• 41. Ad serving Database ● Materialized and copied from Business database every 3 minutes ● Indexes are created and new tables are vacuum analyzed then renamed. ● Performance goals were met. ● We doubt this could be done without Postgres data types and associated indexes ● Thanks
  • 42. Recording Ad requests/confirmations and clicks ● At 10k/sec/cpu recording ads one row at a time + updates on confirmation is too slow ● Approach: record in Redis, update in Redis and once every six minutes we batch load from Redis to Postgres. - FDW was critical. ● Partitioning (inheritance) with constraint exclusion to segregate data by day using nightly batch job. One big table with a month's worth of data would not work. ● Table partitioning is not cheap in the leading commercial product. ● Thanks
  • 43. Recording DB continued. ● Used heavily for reporting. ● Statistics tables (number of clicks, impressions etc.) are calculated every few minutes on today's data ● Calculated nightly for the whole day tables ● For reporting we needed some business data so we selectively replicate business tables in the ad recording database using Skytools. DB linking tables is too slow when joining.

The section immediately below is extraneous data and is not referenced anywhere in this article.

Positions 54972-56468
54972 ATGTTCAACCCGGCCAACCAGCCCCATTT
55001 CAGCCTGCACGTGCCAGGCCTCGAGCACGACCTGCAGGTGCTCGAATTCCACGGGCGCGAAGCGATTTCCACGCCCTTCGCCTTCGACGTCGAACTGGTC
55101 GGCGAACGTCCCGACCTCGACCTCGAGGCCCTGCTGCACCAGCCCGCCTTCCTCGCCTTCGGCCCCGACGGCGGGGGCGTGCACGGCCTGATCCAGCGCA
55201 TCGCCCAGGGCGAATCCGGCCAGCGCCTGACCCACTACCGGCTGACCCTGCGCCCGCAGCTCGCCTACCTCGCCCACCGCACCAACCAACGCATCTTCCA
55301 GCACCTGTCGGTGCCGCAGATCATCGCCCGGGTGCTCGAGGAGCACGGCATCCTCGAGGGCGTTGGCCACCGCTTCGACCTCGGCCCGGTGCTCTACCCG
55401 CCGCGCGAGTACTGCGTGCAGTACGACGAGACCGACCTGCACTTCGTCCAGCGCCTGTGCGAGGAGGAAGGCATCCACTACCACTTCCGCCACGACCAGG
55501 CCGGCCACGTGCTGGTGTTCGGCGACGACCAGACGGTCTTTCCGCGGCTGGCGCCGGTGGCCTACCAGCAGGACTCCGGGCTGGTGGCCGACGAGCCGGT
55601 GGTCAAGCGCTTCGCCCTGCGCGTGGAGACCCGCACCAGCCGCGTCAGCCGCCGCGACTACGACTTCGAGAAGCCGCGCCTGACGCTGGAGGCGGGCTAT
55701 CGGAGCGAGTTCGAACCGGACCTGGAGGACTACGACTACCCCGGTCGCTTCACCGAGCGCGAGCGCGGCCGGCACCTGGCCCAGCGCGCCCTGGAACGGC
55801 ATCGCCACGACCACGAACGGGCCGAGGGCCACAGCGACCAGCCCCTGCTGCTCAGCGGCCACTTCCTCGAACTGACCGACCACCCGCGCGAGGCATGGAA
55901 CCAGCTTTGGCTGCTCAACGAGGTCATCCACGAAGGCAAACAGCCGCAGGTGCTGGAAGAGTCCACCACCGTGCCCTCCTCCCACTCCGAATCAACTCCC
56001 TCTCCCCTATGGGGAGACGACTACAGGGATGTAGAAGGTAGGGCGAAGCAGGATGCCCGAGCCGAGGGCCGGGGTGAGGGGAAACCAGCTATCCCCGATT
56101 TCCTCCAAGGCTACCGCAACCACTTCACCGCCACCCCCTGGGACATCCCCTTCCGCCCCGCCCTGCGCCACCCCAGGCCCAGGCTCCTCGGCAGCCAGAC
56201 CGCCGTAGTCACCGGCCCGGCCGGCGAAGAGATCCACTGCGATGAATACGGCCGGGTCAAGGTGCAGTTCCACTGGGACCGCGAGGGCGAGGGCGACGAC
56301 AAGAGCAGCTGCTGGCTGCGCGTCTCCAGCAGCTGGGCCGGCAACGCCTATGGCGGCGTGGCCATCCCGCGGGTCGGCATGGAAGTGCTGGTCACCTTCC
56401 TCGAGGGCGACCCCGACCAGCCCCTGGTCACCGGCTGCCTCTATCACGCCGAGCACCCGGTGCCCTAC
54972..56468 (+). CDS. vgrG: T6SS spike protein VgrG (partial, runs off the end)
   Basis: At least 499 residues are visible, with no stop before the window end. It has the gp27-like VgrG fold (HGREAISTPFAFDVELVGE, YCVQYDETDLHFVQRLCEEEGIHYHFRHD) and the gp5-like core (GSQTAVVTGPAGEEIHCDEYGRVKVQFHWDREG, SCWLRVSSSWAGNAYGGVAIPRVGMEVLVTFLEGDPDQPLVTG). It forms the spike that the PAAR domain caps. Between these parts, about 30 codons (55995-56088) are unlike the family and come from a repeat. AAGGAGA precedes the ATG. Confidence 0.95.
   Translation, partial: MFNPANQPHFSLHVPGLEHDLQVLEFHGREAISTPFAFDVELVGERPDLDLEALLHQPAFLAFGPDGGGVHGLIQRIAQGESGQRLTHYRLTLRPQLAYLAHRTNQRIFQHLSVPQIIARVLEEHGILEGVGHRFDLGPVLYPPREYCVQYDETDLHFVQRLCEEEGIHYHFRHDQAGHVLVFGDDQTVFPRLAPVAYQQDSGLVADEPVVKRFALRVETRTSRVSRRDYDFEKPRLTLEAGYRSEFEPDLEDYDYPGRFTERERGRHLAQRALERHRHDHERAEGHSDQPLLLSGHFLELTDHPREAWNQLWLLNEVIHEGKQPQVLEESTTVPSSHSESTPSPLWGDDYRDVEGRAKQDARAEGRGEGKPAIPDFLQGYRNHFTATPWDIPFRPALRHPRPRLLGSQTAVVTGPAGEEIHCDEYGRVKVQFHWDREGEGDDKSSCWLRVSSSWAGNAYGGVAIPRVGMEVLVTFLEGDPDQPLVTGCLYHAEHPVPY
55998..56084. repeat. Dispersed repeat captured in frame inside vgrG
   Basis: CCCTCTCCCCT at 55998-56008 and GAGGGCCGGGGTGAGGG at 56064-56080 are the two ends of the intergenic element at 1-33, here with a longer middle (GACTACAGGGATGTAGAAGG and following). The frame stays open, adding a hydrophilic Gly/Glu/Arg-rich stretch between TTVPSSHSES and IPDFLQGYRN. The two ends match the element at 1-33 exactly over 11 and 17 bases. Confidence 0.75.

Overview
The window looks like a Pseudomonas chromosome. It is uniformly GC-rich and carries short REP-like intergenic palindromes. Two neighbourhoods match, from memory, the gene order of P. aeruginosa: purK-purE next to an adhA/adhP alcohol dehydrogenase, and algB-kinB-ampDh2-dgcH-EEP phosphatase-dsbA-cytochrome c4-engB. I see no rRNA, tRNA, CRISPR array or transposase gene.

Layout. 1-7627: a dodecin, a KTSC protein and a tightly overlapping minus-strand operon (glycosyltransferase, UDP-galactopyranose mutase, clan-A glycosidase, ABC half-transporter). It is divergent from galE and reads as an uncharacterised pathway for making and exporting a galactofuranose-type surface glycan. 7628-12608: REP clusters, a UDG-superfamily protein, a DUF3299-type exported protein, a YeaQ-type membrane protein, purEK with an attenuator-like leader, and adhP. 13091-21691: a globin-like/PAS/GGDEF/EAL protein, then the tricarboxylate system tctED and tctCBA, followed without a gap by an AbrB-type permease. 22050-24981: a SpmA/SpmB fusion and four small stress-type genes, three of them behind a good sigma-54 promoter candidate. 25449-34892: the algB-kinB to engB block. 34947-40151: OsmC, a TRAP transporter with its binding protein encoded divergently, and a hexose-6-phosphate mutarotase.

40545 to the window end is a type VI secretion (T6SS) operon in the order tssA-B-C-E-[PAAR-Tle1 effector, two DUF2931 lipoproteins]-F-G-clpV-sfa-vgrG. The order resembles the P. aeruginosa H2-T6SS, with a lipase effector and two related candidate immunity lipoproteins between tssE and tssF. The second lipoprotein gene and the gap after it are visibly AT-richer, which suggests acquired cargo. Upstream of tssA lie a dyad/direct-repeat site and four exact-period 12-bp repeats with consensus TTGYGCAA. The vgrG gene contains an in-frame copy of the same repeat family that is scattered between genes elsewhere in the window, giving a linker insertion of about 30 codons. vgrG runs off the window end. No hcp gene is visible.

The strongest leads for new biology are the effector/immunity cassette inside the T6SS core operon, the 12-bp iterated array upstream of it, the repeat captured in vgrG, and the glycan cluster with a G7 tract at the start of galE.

• 44. Recording DB cont'd ● Another usage is fraud detection. ● Medium and long term frequency fraud detection is one type of fraud that this database is used for.
  • 45. Redis ● In memory Database. ● Rich type support. ● Multiple copies and replication. ● Real time and short term fraud detection ● Dynamic pricing ● Statistical best Ad decision making ● Initial place to record and batch to Postgres ● Runs on VM with 94Gb of dedicated RAM.
  • 46. Redis cont'd ● FDW and commands reduce the amount of code we had to write dramatically ● FDW good performance characteristics. ● Key success factor: In memory redis DB + postgres relational DB.
  • 47. Postgres – Redis interaction ● Pricing data is pushed to Redis from Business DB via command wrapper ● Impression and Click data is pulled from Redis into Recording DB via Redis FDW
  • 48. Current Status ● In production with 4 significant customers since March 1 ● Scaling well
  • 49. Conclusions ● Postgres' rich data types and associated indexes were absolutely essential ● Redis + Postgres with good FDW integration was the second key success factor ● Node.js concurrency was essential in getting good application throughput ● Open source allowed the system to be built for less than 2% of the cost of a competing commercial system
  • 50. Questions?